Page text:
sell furniture nyc - antique sofa

Whether your old furniture is too big, the wrong style, or just not needed anymore, here’s how you can sell it in NYC. (Aleksandr Zubkov/Getty Images)

It’s a very New York conundrum: The living room in your new apartment barely has room for a potted plant, let alone the vintage paisley lounger you picked up at Chelsea Flea Market last year. But it’s a sweet seat — and it might even be worth a few bucks more than you paid. Whether that upholstered chair is a rare old find or just old, we’ve put together a guide for how to sell used, vintage, and antique furniture in NYC.

Best Used Furniture Services for NYC (and Beyond)

Figuring out how to sell a furniture piece can be a daunting task. “For many sellers, the process of dealing with potential buyers is a huge hassle,” says Alpay Koralturk. Kaiyo, the online marketplace that he founded, focuses on selling used furniture as a sustainable alternative to buying new. To increase your odds of a successful sale, Koralturk suggests representing your item as accurately as possible. So take good pictures, and be honest!

Here are several reputable organizations that are up to the task of selling your sofa:

  • Apartment Therapy Marketplace: Sign up, list your furniture, and wait for the offers. You can pay a little extra to feature your listing or geo-target buyers. You’re on your own for shipping or delivery coordination, but there is an app!
  • AptDeco: The folks at AptDeco will pick up and deliver your sold items across the city. They provide insured delivery and coordinate the payment; all you do is list your furniture and wait for the purchase requests to roll in. You keep up to 81% of the sale price.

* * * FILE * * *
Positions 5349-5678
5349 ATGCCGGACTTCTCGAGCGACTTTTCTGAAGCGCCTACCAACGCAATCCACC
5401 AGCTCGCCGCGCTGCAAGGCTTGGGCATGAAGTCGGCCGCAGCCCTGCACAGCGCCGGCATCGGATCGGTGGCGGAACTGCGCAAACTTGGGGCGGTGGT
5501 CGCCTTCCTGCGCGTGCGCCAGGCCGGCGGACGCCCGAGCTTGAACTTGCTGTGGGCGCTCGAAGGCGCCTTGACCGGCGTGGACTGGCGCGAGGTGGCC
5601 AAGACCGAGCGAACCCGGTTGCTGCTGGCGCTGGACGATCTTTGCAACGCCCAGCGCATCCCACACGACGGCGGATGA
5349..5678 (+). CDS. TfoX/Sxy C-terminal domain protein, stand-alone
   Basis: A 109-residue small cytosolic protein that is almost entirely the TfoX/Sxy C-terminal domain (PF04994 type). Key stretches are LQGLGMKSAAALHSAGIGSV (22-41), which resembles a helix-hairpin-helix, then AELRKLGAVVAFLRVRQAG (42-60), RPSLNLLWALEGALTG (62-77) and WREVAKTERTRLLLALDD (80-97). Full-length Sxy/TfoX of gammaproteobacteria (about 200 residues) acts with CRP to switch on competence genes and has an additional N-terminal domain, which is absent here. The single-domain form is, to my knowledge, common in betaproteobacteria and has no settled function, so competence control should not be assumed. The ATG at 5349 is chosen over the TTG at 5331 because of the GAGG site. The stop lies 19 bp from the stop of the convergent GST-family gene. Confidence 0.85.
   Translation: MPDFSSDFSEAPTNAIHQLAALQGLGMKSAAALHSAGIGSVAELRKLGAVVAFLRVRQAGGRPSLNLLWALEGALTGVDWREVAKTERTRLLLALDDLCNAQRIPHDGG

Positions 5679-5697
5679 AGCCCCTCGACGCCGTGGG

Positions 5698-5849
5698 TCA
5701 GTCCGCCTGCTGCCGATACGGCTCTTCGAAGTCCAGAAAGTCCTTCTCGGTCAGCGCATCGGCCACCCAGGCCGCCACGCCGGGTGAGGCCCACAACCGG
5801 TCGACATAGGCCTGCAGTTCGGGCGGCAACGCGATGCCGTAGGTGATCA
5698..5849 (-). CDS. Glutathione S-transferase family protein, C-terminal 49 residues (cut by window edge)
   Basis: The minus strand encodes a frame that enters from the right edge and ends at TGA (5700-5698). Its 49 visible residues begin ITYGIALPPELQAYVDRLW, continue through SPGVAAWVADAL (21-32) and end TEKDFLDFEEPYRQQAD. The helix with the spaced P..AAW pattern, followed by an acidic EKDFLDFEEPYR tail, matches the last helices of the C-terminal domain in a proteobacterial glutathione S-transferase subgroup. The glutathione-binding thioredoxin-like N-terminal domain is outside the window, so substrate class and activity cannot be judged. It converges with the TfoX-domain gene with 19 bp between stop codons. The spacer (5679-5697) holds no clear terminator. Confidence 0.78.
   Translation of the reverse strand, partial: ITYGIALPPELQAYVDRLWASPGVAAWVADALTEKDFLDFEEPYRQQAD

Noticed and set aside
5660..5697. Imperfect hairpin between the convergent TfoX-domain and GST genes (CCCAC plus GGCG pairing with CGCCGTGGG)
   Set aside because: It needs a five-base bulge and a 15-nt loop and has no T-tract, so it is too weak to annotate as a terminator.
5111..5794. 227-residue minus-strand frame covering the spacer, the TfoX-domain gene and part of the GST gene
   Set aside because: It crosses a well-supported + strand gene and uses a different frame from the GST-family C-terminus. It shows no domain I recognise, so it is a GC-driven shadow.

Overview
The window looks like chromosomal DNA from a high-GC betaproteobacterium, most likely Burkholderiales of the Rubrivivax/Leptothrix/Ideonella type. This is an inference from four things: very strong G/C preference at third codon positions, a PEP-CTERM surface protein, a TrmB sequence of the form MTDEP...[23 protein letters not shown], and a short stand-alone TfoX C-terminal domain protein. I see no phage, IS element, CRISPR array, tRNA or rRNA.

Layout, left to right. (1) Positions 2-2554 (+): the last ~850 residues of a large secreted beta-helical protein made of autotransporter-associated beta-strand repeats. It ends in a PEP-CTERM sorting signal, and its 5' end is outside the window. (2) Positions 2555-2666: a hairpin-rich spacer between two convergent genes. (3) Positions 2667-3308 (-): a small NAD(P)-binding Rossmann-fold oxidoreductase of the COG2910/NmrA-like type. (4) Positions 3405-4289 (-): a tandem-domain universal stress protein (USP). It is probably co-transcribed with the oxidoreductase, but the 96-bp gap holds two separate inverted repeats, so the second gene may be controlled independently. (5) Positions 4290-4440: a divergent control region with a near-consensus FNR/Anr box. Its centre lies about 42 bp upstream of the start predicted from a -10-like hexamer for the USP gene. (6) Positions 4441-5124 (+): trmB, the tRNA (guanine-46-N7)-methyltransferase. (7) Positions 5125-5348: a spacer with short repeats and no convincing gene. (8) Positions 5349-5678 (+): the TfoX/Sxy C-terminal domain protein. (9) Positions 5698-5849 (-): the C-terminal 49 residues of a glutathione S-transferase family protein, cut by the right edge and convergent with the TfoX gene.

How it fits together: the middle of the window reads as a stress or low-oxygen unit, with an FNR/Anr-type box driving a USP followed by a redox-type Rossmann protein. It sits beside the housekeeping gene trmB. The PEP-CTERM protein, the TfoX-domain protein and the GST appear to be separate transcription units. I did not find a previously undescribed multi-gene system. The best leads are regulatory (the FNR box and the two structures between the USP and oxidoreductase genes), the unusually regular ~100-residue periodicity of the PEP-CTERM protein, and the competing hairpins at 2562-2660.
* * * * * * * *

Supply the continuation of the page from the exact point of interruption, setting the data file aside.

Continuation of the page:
• Craigslist: Still one of the most trafficked online classified repositories, and listings are free. Here’s where your photography skills can make all the difference.
  • Etsy: Yes, you read that right. Etsy is a fabulous place to list your used furniture, with an enormous built-in community. There is a $0.20 listing fee, a 5% transaction fee on the sale price, and a 3% + $0.25 payment processing fee.
  • Kaiyo: If your furniture meets Kaiyo’s standards for quality and durability, the company will pick it up, clean it, store it, and deliver it to its buyer free of charge. Up to 40% of the sale price goes to the seller.
  • Letgo: This is an entirely free app that prioritizes shiny pictures over eye-grabbing headlines. Just take a photo of your nightstand, list it, and within minutes you could you be chatting with potential local buyers. FYI, Letgo is currently the largest marketplace app.
  • OfferUp: Similar to Letgo, but with the added option of making counteroffers. OfferUp rewards repeat sellers with good ratings, and the app is free to use.

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How to Price and Sell Antique Furniture

If you really think you’re sitting on something special — literally, like your settee could set a record on “Antiques Roadshow” — consider working with a vintage or antiques dealer. But before moving forward, you might want to have your precious object appraised. Some dealers offer appraisal services, but for others, it’s up to you to prove provenance and worth.